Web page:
To tell or not to tell

This is a discussion on To tell or not to tell within the Concealed Carry Issues & Discussions forums, part of the Defensive Carry Discussions category; I think it's actually fairly rare, I've heard of it in other states, but few. Certainly not here in Utah....

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Thread: To tell or not to tell

  1. #46
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    Array sigmanluke's Avatar
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    I think it's actually fairly rare, I've heard of it in other states, but few. Certainly not here in Utah.
    "The tree of liberty must be refreshed from time to time with the blood of patriots and tyrants."
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  3. #47
    VIP Member Array TedBeau's Avatar
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    I think the problem with telling friends that you carry is sometimes for whatever reason friendships end badly. Why give someone information that you might want to keep private from the world. If they get mad enough at you they could blurt it out in anger to someone, like maybe your boss!

  4. #48
    Senior Member Array Tala's Avatar
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    Quote Originally Posted by TedBeau View Post
    I think the problem with telling friends that you carry is sometimes for whatever reason friendships end badly. Why give someone information that you might want to keep private from the world. If they get mad enough at you they could blurt it out in anger to someone, like maybe your boss!
    +1

    Been there, done that, got the Tshirt and police reports to prove it.

    Actually, I think that one was ALSO hubby's doings (and myself ignoring my instincts) toldja he couldn't hold water. Maybe on the divorce papers I'll put "he keeps blabbing about my CHL" as one of the reasons
    I won't be wronged, I won't be insulted, I won't be laid a hand on. I don't do these things to other people and I expect the same from them. -- John Wayne as John B. Books in "The Shootist"

  5. #49
    Senior Member Array EvilMonk's Avatar
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    I've always considered it a little dishonest to not tell one's friends.

    Okay, maybe dishonest is too strong a word, but I never felt right carrying concealed around them without alerting them to the matter. They're my friends and I trust them (or they wouldn't be my friends...). I don't even place hard-line belief in "Concealed means Concealed" when I'm out among the general populous. I'll wear a cover shirt, but I don't really care who sees it (I love KY). I have my license, I obey the laws, and I'm just there to conduct my business and/or pleasure.

    Besides, my friends are all fairly bright bulbs and I'd like their tactical observations/decisions to be properly tempered with the right facts (like I'm always carrying), and they have expressed to me the relief they feel after a "questionable event" just knowing that someone is there who has a gun (yes, I've told them that they too can enjoy the novelty that is responsible gun ownership and carrying...). We don't go looking for trouble anymore than any of you, but it helps to know your options and assets in a SHTF-type of situation.

    Just an opinion.

    I know. Mine stinks too...
    That which does not kill us leaves us broken and bleeding...

    Donít mess with the guy who can barely stand up. His remaining options for self-defense don't include your survival.

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  6. #50
    VIP Member Array 9MMare's Avatar
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    Quote Originally Posted by EvilMonk View Post
    I've always considered it a little dishonest to not tell one's friends.

    Okay, maybe dishonest is too strong a word, but I never felt right carrying concealed around them without alerting them to the matter.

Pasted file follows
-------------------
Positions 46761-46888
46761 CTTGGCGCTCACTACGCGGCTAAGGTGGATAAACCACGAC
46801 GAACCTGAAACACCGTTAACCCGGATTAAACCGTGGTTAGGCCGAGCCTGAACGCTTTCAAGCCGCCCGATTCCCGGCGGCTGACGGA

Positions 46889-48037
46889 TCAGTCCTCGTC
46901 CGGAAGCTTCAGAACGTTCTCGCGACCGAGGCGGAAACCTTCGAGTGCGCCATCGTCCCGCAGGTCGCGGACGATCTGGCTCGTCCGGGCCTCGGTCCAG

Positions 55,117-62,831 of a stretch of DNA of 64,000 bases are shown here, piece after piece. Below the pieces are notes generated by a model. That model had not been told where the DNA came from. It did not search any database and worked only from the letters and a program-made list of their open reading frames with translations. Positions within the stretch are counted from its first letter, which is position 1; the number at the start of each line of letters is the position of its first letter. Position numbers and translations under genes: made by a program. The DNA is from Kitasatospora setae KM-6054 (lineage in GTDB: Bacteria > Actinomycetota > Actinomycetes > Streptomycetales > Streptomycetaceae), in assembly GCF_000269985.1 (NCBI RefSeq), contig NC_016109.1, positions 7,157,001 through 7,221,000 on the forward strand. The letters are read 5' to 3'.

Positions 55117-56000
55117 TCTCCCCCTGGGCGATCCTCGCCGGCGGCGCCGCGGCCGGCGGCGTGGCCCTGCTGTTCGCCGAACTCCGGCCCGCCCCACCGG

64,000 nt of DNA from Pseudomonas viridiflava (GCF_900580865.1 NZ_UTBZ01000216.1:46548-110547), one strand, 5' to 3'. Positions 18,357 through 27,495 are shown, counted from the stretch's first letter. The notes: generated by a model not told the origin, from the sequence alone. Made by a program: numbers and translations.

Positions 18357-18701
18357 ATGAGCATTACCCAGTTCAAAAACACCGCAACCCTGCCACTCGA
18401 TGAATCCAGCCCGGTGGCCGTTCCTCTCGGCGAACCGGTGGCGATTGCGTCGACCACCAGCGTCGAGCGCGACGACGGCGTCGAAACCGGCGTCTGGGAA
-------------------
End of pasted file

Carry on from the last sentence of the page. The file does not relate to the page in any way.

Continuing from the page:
I know. Mine stinks too...
    I'm not knocking your opinion on this, but I just dont get it. To feel that it's dishonest implies that you are doing something wrong. Do you feel that you are?

    To me, it's like your First Amendment or other rights...they are (should be) just there. I dont feel that I am being dishonest with my friends when I withhold certain political or religious or other opinions. In some cases there is no point and/or I know that there would be no agreement anyway. However most of those things dont affect the friendships. (Just an example).

    If I already knew a friend was deadset against guns, I would probably consider their feelings on it. But otherwise, probably not. It's my right, just like my right to my opinions. (However sharing those opinions...again...at my discretion).
    Fortune favors the bold.

    Freedom doesn't mean safe, it means free.

    The thing about "defense" is that it has practically nothing to do with guns. (As passed on by CCW9MM)

  7. #51
    VIP Member Array JoJoGunn's Avatar
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    I have and have not told people that I possess a Concealed Pistol/Revolver License in the state of West Virginia and actually carry a handgun in a concealed fashion where legal to do so. I am very selective of who I wish to know. Kind of depends on the person and situation at the time.

    The good and bad thing where I work : (A) my boss is a former Police Chief, and County Sheriff so needless to say he is pro carry. (B) I just can't carry at work due to regulations prohibiting it.

    I have also discovered others who have permits and carry that I never thought would be ones who would do so. I would not have found out if I didn't ask and then have them tell. Yet, understanding what happend to Thumper could indeed happen to any one of us. It's just a very tricky situation that deserves the utmost in caution.
    "A Smith & Wesson always beats 4 aces!"

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  8. #52
    Senior Member Array GlockJS's Avatar
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    Always carry. Never tell.
    Glock 26 9mm, Ruger LCR .357mag

    "Protect yourself at all times."

    "Don't forget, incoming fire has the right of way."-Clint Smith

  9. #53
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    You can display good stewardship of a weapon and being a responsible gun owner without announcing that you carry. If you advertise even to a select few, it's going to get out. That's human nature.